John E. Mein, executive coordinator at Instituto Aliança Procomex in Brazil: “With the ninth largest economy in the world, representing 2.4 percent of the world’s GNP, Brazil is only responsible for 1.2 percent of the international trade of goods. The $217.7 billion it exported last year placed it as the 25th exporter in the world, and the $150.7 billion it imported put it as the 28th importer, with 1.2 percent and 0.9 percent of world trade, respectively. Although Brazil ranks as 46th in the world in per capita income, in exports per capita it ranks as 110th and its imports per capita rank as 130th. The de- crease in the overall volume of international trade brought about by a ‘trade war’ will not be favorable for a nation that has tremendous potential for growth in its trade. Trade disputes may provide Brazil with short-term gains in a few sectors, such as the result of increased demand for Brazilian soybeans by the Chinese. But the gains provided by these specific opportunities, besides being short-lived, will be substantially outweighed by the overall slowdown in the world economy brought about by the irrational increase in tariffs and the undermining of the well tested institutional support mechanisms which provide the framework for international trade. On July 22 and 23, the presidents from the Pacific Alliance countries (Chile, Colombia, Mexico and Peru) and from the Mercosur countries (Argentina, Brazil, Paraguay and Uruguay) met in Puerto Vallarta, Mexico, to discuss the possibility of a positive integration agenda for the two regions. The intensification of integration as a response to the international uncertainties may be one of the few long-term benefits of the prospects of a ‘trade war.’”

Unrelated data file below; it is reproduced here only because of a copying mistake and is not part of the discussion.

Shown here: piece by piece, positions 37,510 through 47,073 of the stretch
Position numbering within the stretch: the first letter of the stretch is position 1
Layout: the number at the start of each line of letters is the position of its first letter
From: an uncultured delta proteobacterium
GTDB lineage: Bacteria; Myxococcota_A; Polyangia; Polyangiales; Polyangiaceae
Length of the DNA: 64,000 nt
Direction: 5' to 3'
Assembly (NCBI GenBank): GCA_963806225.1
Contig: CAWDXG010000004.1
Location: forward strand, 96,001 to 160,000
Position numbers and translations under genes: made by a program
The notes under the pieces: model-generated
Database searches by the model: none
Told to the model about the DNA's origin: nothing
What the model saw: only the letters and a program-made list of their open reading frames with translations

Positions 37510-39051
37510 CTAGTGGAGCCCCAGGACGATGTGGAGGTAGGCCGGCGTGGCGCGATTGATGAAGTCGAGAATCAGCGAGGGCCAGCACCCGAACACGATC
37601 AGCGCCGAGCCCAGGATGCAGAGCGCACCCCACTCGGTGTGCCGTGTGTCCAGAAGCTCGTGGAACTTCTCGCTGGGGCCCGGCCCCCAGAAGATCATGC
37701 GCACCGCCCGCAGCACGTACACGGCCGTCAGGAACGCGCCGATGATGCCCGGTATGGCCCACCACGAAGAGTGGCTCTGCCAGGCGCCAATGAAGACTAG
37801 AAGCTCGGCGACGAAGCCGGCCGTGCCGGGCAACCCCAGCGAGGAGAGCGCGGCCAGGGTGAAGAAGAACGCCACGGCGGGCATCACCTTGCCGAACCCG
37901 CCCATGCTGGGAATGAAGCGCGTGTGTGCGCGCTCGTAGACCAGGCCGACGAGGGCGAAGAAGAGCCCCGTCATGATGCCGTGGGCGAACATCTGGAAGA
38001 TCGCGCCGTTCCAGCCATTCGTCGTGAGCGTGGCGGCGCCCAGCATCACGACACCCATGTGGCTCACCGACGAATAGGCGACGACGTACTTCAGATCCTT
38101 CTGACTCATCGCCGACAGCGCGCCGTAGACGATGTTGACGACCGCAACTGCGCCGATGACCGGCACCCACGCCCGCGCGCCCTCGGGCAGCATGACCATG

John Edwin Mein
Coordenador Executivo do Procomex.
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